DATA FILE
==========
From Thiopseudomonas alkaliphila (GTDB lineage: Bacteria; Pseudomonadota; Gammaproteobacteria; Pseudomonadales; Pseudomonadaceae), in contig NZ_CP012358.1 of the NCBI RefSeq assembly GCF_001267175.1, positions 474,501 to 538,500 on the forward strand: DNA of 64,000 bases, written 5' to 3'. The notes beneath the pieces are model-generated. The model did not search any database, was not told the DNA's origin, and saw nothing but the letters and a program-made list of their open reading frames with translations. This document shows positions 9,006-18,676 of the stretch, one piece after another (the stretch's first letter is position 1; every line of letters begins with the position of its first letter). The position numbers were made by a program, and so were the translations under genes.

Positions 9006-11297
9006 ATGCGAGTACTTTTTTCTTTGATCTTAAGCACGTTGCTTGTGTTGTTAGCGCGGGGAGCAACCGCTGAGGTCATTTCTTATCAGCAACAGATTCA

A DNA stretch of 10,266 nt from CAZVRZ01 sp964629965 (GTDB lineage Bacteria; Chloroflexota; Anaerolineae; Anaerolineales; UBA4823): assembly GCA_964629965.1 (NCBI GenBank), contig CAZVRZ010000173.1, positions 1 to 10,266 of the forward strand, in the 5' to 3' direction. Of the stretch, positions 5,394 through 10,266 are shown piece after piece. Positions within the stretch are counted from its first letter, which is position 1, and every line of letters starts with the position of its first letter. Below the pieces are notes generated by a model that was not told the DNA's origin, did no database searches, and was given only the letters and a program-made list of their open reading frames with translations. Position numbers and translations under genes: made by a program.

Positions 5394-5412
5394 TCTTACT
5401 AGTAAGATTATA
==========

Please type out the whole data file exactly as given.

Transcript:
From Thiopseudomonas alkaliphila (GTDB lineage: Bacteria; Pseudomonadota; Gammaproteobacteria; Pseudomonadales; Pseudomonadaceae), in contig NZ_CP012358.1 of the NCBI RefSeq assembly GCF_001267175.1, positions 474,501 to 538,500 on the forward strand: DNA of 64,000 bases, written 5' to 3'. The notes beneath the pieces are model-generated. The model did not search any database, was not told the DNA's origin, and saw nothing but the letters and a program-made list of their open reading frames with translations. This document shows positions 9,006-18,676 of the stretch, one piece after another (the stretch's first letter is position 1; every line of letters begins with the position of its first letter). The position numbers were made by a program, and so were the translations under genes.

Positions 9006-11297
9006 ATGCGAGTACTTTTTTCTTTGATCTTAAGCACGTTGCTTGTGTTGTTAGCGCGGGGAGCAACCGCTGAGGTCATTTCTTATCAGCAACAGATTCA

A DNA stretch of 10,266 nt from CAZVRZ01 sp964629965 (GTDB lineage Bacteria; Chloroflexota; Anaerolineae; Anaerolineales; UBA4823): assembly GCA_964629965.1 (NCBI GenBank), contig CAZVRZ010000173.1, positions 1 to 10,266 of the forward strand, in the 5' to 3' direction. Of the stretch, positions 5,394 through 10,266 are shown piece after piece. Positions within the stretch are counted from its first letter, which is position 1, and every line of letters starts with the position of its first letter. Below the pieces are notes generated by a model that was not told the DNA's origin, did no database searches, and was given only the letters and a program-made list of their open reading frames with translations. Position numbers and translations under genes: made by a program.

Positions 5394-5412
5394 TCTTACT
5401 AGTAAGATTATA